The Castle of Cagliostro is a grand old adventure–more romp than anything else, to be honest. In a lot of ways, it makes me think of an old European action movie (or an extended episode of Scooby Doo) more than of a Japanese anime. I think my brother puts it best: “I love how it’s so Miyazaki and yet not at all!” That’s truly my experience of the story. It’s a grand romantic adventure in the best sense, with plenty of action and plot twists, but really, you can’t take it seriously at all. There’s just too much that’s comedic–or incredible and absurd–and I think it’s meant to be that way. The art is really old-school, which works beautifully with the story in a super-retro kind of way. Basically, this movie is just meant to be a lot of fun, and it excels at that. Do be warned that there’s probably more language than would be appropriate for most kids. For teen/adult audiences who are in the mood for something off the wall and fun though, The Castle of Cagliostro is a great choice.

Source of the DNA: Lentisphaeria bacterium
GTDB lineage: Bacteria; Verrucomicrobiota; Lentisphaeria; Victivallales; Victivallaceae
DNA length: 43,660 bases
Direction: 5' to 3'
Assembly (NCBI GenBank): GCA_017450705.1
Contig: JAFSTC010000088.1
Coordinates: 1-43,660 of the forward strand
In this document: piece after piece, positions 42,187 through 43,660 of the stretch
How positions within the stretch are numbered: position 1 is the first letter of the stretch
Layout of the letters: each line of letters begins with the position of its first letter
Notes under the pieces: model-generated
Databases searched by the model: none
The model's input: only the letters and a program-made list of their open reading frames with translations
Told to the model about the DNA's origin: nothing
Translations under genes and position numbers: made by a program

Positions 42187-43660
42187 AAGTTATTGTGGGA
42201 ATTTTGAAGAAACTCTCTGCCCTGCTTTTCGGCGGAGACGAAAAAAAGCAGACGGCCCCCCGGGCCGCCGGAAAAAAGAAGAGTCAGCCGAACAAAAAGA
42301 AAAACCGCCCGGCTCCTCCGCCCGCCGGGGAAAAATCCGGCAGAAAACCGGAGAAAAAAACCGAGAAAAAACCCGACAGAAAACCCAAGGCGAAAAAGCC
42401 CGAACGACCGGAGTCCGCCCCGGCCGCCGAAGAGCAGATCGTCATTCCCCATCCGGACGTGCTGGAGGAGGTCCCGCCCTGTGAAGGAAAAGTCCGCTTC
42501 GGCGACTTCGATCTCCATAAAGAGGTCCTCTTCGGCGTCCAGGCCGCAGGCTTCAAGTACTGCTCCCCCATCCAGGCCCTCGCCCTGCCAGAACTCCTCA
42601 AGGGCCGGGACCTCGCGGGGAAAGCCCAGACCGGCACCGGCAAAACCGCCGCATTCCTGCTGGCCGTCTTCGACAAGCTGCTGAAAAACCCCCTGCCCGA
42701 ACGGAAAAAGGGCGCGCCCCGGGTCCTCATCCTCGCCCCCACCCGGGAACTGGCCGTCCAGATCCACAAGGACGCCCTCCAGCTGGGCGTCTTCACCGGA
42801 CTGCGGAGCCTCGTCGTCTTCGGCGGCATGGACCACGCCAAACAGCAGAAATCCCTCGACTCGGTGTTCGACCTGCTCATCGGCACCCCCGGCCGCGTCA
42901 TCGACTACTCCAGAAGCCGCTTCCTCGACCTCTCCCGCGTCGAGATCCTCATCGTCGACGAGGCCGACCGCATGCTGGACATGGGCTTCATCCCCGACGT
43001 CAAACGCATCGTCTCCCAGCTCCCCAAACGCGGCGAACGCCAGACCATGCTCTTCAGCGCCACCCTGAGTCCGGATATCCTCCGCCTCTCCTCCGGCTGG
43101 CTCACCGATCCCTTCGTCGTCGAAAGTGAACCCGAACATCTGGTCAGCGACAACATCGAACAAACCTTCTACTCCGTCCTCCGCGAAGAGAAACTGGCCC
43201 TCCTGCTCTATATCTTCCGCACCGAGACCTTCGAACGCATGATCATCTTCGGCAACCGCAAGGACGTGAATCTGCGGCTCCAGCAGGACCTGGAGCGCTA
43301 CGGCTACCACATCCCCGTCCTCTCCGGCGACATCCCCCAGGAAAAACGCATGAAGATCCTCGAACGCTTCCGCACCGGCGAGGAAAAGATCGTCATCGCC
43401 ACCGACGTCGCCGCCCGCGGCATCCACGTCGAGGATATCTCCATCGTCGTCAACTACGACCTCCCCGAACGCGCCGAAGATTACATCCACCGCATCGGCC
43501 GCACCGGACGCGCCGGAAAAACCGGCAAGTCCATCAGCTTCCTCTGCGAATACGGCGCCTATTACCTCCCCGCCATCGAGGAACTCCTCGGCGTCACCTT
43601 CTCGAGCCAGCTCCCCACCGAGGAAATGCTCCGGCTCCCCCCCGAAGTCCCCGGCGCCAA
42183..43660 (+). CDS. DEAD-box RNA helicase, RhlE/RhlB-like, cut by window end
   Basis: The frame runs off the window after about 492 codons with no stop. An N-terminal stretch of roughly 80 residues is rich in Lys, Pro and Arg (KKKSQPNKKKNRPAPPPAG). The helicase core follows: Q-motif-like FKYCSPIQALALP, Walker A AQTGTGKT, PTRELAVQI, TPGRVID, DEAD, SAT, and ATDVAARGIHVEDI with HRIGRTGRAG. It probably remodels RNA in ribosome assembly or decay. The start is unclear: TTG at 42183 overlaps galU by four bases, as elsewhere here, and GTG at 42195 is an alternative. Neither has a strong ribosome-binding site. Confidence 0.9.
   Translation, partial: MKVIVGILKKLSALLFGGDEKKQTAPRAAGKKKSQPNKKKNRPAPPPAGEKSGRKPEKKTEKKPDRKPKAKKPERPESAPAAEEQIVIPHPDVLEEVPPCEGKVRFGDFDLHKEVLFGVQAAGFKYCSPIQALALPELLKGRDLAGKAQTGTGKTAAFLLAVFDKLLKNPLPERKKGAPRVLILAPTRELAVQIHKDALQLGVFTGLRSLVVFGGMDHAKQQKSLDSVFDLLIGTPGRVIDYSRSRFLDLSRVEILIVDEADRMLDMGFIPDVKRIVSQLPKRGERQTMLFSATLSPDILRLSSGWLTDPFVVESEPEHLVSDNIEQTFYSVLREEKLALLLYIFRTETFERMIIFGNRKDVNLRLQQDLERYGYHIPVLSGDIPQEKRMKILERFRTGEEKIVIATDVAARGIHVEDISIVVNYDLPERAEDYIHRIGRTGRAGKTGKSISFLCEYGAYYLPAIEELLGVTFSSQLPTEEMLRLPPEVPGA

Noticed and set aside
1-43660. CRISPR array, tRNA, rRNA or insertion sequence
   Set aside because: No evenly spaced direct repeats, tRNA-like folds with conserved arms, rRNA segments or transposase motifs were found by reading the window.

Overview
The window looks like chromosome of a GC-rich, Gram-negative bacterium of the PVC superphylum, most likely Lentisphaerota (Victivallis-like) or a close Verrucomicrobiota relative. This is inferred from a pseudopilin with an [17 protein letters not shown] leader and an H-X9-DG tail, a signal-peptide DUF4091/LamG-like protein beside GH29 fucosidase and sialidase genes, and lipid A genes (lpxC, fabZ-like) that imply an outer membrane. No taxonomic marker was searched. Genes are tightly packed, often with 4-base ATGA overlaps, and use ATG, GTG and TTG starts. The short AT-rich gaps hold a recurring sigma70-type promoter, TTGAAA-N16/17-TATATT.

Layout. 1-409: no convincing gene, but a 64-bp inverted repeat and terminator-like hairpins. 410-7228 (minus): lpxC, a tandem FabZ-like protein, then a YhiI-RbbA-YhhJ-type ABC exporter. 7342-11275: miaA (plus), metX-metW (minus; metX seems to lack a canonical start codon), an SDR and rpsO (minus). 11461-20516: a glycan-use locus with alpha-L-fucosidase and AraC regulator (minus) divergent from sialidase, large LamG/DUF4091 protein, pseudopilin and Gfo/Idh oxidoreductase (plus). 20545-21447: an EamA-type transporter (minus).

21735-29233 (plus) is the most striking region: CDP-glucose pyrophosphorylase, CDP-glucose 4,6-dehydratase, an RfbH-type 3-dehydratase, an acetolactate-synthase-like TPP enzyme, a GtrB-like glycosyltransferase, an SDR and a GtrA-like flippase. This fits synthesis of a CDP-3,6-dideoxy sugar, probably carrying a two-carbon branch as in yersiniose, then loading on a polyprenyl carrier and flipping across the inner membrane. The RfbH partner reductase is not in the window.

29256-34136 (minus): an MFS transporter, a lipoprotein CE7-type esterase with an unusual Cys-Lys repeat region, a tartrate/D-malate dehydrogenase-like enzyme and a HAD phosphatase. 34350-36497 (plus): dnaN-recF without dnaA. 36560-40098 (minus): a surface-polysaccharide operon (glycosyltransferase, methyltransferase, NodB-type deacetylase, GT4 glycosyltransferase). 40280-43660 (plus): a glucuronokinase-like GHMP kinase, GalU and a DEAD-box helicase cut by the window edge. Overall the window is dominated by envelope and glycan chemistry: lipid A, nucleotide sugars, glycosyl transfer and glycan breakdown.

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Gosick

gosick 1Author: Kazuki Sakuraba

Illustrator: Hinata Takeda

My rating: 4 of 5

Gosick (light novel), vol. 1